1950-1959: Tie, 5-5.Auburn outscored the Tide by an average of 16-12 during this decade, which was marked by the arrival of Paul Bryant for the 1958 season. Shug himself assumed head coaching duties on the Plains in 1951. Auburn won it;s first SEC title and only national title in 1957. Alabama itself won a conference title in 1953.
1960-1969: Alabama, 8-2. Alabama, under Bryant, used this decade to establish themselves as one of the dominant programs in CFB. They outscored Auburn by an average 22-10. Auburn won no conference titles in the 1960s, but Alabama won four SEC crowns and three legitimate national titles during this time, the first half of a two-decade long stretch of dominance by the Tide.
1970-1979: Alabama, 8-2. Alabama continued to roll under Bryant, who saw Shug retire after the '75 season. Bama outscored the Tigers 30-13 during the decade, which started out 2-1 for the Tigers, but ended with seven straight losses. Probably the 'dark' years for Auburn during the series, the Tigers won no conference titles. Alabama won or shared eight, along with three more national titles for Bryant. Definitely the most dominating decade by the Tide over their arch rival.
1980-1989: Auburn, 6-4. The decade that saw the final vestiges of the Bear and a new era ushered in for Auburn. After losing the first two games in the 80s to bring the streak to nine, the Tigers finally gave Bryant a retirement gift, a loss in his final Iron Bowl. The series went back and forth with two games apiece before Auburn finally won the last four of the decade. The average score was tied, 19-19. Auburn won or shared four SEC titles during this time while Alabama had two.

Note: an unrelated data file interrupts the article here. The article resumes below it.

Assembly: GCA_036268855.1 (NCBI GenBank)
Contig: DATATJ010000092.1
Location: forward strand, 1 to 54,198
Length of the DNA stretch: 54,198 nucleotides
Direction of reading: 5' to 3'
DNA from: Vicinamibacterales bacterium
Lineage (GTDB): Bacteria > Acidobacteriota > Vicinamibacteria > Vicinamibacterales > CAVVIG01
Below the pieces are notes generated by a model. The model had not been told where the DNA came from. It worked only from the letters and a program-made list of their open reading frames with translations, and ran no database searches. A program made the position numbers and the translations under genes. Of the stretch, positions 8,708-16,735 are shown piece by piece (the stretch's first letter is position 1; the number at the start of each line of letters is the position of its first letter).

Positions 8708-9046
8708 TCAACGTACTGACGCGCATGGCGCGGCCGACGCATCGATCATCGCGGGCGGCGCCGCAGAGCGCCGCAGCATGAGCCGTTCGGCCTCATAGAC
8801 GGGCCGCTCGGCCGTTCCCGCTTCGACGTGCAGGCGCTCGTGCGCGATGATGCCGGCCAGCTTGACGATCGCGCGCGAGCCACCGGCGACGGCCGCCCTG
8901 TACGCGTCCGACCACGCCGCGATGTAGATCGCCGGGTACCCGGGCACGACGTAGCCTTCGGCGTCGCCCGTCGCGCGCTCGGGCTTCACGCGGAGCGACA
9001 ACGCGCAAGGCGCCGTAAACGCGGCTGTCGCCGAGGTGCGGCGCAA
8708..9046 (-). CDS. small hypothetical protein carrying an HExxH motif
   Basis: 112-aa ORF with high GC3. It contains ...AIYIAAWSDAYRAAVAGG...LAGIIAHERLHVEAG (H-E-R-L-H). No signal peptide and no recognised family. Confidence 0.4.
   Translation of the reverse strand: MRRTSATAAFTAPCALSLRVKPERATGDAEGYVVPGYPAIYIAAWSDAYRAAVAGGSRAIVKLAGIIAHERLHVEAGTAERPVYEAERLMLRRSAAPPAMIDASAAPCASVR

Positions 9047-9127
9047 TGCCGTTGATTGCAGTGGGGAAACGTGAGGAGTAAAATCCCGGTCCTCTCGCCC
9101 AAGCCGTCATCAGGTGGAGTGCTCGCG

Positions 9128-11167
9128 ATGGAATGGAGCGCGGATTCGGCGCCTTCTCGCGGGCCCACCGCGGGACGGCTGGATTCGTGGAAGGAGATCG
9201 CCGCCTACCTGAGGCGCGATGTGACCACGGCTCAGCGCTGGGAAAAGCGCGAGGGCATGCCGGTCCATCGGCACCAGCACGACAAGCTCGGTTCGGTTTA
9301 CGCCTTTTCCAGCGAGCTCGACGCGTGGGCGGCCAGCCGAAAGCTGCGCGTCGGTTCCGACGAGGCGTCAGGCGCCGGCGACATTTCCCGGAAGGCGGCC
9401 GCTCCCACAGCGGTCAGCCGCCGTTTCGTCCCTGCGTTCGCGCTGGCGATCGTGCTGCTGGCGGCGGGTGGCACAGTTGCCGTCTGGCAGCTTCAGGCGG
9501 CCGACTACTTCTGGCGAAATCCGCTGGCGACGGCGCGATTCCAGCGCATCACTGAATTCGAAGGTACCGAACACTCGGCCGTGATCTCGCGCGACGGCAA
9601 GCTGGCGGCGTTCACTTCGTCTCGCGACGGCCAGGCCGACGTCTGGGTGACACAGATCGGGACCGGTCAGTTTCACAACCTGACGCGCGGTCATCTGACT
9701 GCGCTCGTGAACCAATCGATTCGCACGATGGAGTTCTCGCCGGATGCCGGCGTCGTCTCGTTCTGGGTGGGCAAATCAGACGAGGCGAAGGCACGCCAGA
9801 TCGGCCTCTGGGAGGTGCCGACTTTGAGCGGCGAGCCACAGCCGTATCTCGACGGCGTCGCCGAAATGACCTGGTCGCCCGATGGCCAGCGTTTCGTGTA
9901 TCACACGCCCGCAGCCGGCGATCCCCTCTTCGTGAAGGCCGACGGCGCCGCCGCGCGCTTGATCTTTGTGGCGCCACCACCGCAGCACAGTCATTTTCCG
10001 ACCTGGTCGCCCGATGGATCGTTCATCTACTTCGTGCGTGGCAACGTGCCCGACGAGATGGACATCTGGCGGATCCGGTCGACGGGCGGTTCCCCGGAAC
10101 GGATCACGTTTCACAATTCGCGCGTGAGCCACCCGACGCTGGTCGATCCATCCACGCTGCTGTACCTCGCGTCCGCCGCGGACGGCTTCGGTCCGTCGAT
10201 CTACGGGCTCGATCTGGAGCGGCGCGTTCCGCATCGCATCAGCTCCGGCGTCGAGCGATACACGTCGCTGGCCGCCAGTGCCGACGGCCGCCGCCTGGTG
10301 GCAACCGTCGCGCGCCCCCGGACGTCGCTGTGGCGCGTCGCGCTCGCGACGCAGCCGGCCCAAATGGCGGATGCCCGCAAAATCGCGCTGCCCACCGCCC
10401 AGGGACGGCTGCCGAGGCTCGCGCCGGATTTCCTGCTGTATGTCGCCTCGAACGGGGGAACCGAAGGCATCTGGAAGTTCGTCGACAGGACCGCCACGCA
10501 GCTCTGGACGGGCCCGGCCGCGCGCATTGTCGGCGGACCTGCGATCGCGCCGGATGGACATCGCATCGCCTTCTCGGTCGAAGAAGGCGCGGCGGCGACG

1990-1999: Alabama, 7-3. Bama rebounded in 1990, under the steady hand of Gene Stallings, who gave the Tide coaching stability for a brief interval. Dye was gone after 1992, and a new conference championship system was brought in with divisional play, ensuring no more split titles. Alabama was dominant in the early part of the 90s, while Auburn had some success under Terry Bowden's brief span. Alabama won two outright SEC crowns and won their 7th legitimate national title in 1992. Alabama outscored Auburn on average 21-16.
2000-2008: Auburn, 7-2. Under Tommy Tuberville, Auburn had success early and often, building a six game streak against Alabama for the first time ever. Alabama suffered it's worst coaching upheaval ever during this period, but felt they righted the ship under Nick Saban. The average score was again dead even, 17-17. In 2004, Auburn won it's first SEC title since conference realignment, but Alabama has yet to win an SEC crown, which could mark the first decade in 80 years that they have failed to do so. They'll get a chance to do that in Atlanta on December 5th.
There's no disputing Alabama's conference and national championships. They certainly outclass us in that department and there is no dispute, However, to hear their average fan tell it, they should dominate us in every aspect. But they don't. Not on the field, when we play one on one. For all their historic accomplishments, they only bat 54% when it comes to playing us. That equals a losing percentage of 46%. There's no other bitter, contested intrastate rivalry in CFB that's this close. That's why they loathe us so much--because they can't shake us. For all that the Bear did for them , they still had a losing record against us before he showed up and a losing record since he left. What does that mean in relation to the rest of their accolades? That's something that only Alabama can answer. But the day when we finally pass them again in the all-time series record will be a day of reckoning: How can you be the best team in all of CFB if you're only the second best team in your state?